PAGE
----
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How to make a minor motion picture about the timber rattlesnake

February 10, 2017
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How to make a minor motion picture about the timber rattlesnake

Michael Swingen was assigned to review Ted Levin’s America’s Snake: The Rise and Fall of the Timber Rattlesnake for Rain Taxi Review of Books. What did he do instead? He created the 30-minute short film, “Snakes and Such,” about “the book, the author, and the process of reviewing.” Watch it in full below: To read more about America’s Snake, click here. . . .

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Alice Kaplan on the origins of “Meursault”

February 8, 2017
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Alice Kaplan on the origins of “Meursault”

Meursault, the protagonist (or anti-hero) of Albert Camus’s The Stranger, is one of literature’s all-time classic characters—a French-Algerian, emotionally detached drifter who murders an Arab in a griefless rage. Below, Alice Kaplan, author of the National Book Critics Circle-nominated Looking for The Stranger: Albert Camus and the Life of a Literary Classic, writes at Wonders and Marvels on the origins of the character’s name, and her theory as to why Camus picked the epithet he did. *** For any French reader, that name can only signify the delicious and expensive white Burgundy wine. I was really shocked when I looked at the only surviving manuscript of The Stranger and discovered that Camus writes his character’s name without a “u” throughout. Where did that “u” come from? Some Camus experts claim he thought of the name change at a dinner party where he was served an especially good bottle of the Burgundy wine. Then there’s the story of the contest. Every November, a literary prize of 3,000 bottles of Meursault wine was awarded to a book celebrating the glory of the land. An ad for the prize appeared in the French press in November, 1941, as Camus was putting finishing touches on his novel. Although Meursault isn’t a very funny . . .

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How the Zebra (and the researcher) Got Its Stripes

February 6, 2017
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How the Zebra (and the researcher) Got Its Stripes

If that doesn’t grab your attention, then perhaps this? A recent piece at WIRED profiled wildlife biologist Tim Caro’s fieldwork for Zebra Stripes, under the zingy headline, “The Man in the Zebra Suit Knows the Secret of the Stripes,” though the article itself willingly deep dives into Caro’s behaviorial-ist adventures. Zebra Stripes is based on Caro’s decade of fieldwork, which questioned the significance of black-and-white striping, and through every possible hypothetical series of circumstances, arrived at an unexpected conclusion: zebra markings are nature’s defense against fly bites. As WIRED writes: At four in the morning, Tim Caro roused his colleagues. Bleary-eyed and grumbling, they followed him to the edge of the village, where the beasts were hiding. He sat them down in chairs, and after letting their eyes adjust for a minute, he asked them if they saw anything. And if so, would they please point where? Not real beasts. Despite being camped in Tanzania’s Katavi National Park, Caro was asking his colleagues to identify pelts—from a wildebeest, an impala, and a zebra—that he had draped over chairs or clotheslines. Caro wanted to know if the zebra’s stripes gave it any sort of camouflage in the pre-dawn, when many predators hunt, and he needed the sort of replicability he . . .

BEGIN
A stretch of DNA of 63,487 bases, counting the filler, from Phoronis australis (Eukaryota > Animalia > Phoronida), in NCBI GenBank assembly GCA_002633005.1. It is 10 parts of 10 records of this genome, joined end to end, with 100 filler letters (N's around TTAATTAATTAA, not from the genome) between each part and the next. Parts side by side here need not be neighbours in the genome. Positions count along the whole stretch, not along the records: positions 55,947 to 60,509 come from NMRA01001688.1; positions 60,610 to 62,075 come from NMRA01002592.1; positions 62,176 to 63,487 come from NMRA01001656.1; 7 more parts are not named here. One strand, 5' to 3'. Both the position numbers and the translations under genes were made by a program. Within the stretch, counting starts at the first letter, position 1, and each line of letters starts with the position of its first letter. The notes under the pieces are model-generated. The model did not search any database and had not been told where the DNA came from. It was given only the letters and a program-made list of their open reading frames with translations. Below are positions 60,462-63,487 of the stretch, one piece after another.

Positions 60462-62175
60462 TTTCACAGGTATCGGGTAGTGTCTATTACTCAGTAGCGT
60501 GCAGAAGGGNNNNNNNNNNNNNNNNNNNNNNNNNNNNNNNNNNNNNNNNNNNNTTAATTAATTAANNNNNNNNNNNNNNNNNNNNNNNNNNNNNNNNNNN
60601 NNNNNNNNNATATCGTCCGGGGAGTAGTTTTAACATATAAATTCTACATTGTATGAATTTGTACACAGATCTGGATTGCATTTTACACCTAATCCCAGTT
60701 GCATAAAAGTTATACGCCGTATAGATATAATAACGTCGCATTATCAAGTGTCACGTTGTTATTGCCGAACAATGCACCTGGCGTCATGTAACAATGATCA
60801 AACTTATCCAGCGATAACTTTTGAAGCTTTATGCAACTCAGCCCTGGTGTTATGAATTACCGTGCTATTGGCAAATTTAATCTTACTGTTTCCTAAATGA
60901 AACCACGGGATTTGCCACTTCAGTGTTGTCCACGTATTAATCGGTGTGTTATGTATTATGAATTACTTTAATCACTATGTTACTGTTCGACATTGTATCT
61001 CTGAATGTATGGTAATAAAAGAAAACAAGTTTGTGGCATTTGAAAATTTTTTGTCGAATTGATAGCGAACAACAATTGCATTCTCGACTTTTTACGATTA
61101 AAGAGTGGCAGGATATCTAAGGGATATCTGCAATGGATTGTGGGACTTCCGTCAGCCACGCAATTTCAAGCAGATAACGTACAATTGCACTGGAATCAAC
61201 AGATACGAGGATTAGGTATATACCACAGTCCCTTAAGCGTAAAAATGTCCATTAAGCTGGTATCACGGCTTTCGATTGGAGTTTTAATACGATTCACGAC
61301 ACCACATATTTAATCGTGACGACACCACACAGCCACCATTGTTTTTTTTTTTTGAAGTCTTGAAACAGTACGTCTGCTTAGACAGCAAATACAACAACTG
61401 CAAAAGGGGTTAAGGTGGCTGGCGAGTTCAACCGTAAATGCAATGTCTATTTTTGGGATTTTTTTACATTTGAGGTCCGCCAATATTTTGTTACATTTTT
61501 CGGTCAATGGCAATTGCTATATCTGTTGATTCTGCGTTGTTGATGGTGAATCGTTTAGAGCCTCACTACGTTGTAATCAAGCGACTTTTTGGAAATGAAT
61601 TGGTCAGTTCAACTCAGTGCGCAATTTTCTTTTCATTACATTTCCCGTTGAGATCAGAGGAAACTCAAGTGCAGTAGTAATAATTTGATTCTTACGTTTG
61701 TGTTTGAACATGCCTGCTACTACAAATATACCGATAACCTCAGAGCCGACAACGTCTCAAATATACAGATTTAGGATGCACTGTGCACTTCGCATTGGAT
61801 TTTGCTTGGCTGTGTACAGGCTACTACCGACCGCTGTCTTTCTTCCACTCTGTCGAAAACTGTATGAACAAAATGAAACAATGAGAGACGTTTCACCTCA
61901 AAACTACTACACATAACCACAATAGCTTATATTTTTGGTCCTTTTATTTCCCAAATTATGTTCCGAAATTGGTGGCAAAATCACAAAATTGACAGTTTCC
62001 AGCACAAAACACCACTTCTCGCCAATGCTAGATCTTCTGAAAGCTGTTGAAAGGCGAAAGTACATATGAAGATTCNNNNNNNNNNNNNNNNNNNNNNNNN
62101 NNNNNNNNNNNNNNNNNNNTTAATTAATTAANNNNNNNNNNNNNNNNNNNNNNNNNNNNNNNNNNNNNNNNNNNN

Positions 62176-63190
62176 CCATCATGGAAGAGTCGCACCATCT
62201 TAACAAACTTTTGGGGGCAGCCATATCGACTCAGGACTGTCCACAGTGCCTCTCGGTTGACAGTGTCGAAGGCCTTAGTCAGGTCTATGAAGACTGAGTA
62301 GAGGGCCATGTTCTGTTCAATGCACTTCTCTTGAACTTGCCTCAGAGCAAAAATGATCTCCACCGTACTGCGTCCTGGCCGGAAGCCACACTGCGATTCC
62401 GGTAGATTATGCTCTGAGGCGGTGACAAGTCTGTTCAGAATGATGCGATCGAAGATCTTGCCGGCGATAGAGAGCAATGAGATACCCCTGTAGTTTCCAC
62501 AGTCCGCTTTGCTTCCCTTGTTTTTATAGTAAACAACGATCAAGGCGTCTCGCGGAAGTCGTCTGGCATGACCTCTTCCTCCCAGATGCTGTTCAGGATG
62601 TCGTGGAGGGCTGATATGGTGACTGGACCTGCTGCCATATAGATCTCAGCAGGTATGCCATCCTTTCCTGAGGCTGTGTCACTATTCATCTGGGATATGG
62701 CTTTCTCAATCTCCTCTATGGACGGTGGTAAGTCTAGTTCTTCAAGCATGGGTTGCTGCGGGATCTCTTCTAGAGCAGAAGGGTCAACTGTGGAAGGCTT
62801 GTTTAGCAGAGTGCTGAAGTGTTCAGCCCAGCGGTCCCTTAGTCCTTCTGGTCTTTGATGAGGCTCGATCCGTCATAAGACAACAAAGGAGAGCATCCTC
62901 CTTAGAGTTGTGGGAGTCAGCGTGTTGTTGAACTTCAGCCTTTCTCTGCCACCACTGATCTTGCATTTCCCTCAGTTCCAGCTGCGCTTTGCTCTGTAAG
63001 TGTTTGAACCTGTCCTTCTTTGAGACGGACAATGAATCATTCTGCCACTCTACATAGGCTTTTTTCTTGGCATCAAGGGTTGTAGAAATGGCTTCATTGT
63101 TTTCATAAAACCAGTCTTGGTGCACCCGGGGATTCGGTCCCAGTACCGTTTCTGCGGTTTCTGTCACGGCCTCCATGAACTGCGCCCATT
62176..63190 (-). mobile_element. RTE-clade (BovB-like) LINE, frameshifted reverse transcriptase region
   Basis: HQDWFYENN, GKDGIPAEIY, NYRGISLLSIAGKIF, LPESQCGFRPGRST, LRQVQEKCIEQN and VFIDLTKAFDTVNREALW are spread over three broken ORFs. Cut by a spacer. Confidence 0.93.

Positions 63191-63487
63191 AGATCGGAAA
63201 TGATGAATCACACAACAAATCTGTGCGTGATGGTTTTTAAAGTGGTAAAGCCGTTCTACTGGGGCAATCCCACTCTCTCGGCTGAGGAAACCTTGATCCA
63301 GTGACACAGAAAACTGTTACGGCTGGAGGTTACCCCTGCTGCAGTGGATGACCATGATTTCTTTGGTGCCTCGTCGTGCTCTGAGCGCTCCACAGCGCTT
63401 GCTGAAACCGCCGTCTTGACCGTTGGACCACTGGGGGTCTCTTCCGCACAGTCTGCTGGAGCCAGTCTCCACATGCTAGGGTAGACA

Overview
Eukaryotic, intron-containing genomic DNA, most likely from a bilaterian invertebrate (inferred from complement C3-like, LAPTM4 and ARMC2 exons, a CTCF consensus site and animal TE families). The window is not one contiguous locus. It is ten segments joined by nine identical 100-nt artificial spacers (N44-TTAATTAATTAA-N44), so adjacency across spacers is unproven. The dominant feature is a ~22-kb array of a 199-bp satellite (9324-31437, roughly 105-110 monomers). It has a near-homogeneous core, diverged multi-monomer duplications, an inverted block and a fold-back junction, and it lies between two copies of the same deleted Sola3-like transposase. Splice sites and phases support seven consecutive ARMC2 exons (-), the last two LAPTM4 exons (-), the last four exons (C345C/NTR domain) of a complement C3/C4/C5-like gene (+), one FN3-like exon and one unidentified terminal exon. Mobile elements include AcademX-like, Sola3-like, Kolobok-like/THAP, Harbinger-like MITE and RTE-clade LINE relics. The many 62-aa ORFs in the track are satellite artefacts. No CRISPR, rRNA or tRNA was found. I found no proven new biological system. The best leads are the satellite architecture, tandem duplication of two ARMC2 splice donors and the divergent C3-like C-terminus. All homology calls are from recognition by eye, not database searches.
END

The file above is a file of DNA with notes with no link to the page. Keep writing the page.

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The Difference It Makes: On Jessica Riskin’s The Restless Clock

February 3, 2017
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The Difference It Makes: On Jessica Riskin’s The Restless Clock

From a recent review of Jessica Riskin’s The Restless Clock: A History of the Centuries-Long Argument over What Makes Living Things Tick, by George Scialabba at Inference: According to the delightful science fiction romance film, Her, artificial intelligences also socialize, or will before long. I imagine them asking one another at parties, “Are you an agent?” They will not, of course, be asking about literary representation, but about the psychological or emotional or moral capacity we commonly call agency. They’ll be looking to find out whether the AI they’re meeting answers ultimately to itself or to someone else, whether it can set and change its own goals, whether it can surprise itself and others. Beings possessed of agency are autonomous, spontaneous, capable of initiative, and moved by internal as well as external forces or drives. According to Jessica Riskin’s The Restless Clock, agency is everywhere, or at least far more widespread than is dreamt of in modern philosophy of science. If agency is “an intrinsic capacity to act in the world,” then science is not having any of it. It is “a founding principle of modern science … that a scientific explanation must not attribute will or agency to natural phenomena.” This ban on agency is . . .

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Our free e-book for February: The Fear of Barbarians

February 1, 2017
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Our free e-book for February: The Fear of Barbarians

Our free e-book for February is Tzvetan Todorov’s The Fear of Barbarians—download your copy, here. *** The relationship between Western democracies and Islam, rarely entirely comfortable, has in recent years become increasingly tense. A growing immigrant population and worries about cultural and political assimilation—exacerbated by terrorist attacks in the United States, Europe, and around the world—have provoked reams of commentary from all parts of the political spectrum, a frustrating majority of it hyperbolic or even hysterical. In The Fear of Barbarians, the celebrated intellectual Tzvetan Todorov offers a corrective: a reasoned and often highly personal analysis of the problem, rooted in Enlightenment values yet open to the claims of cultural difference. Drawing on history, anthropology, and politics, and bringing to bear examples ranging from the murder of Theo van Gogh to the French ban on headscarves, Todorov argues that the West must overcome its fear of Islam if it is to avoid betraying the values it claims to protect. True freedom, Todorov explains, requires us to strike a delicate balance between protecting and imposing cultural values, acknowledging the primacy of the law, and yet strenuously protecting minority views that do not interfere with its aims. Adding force to Todorov’s arguments is his . . .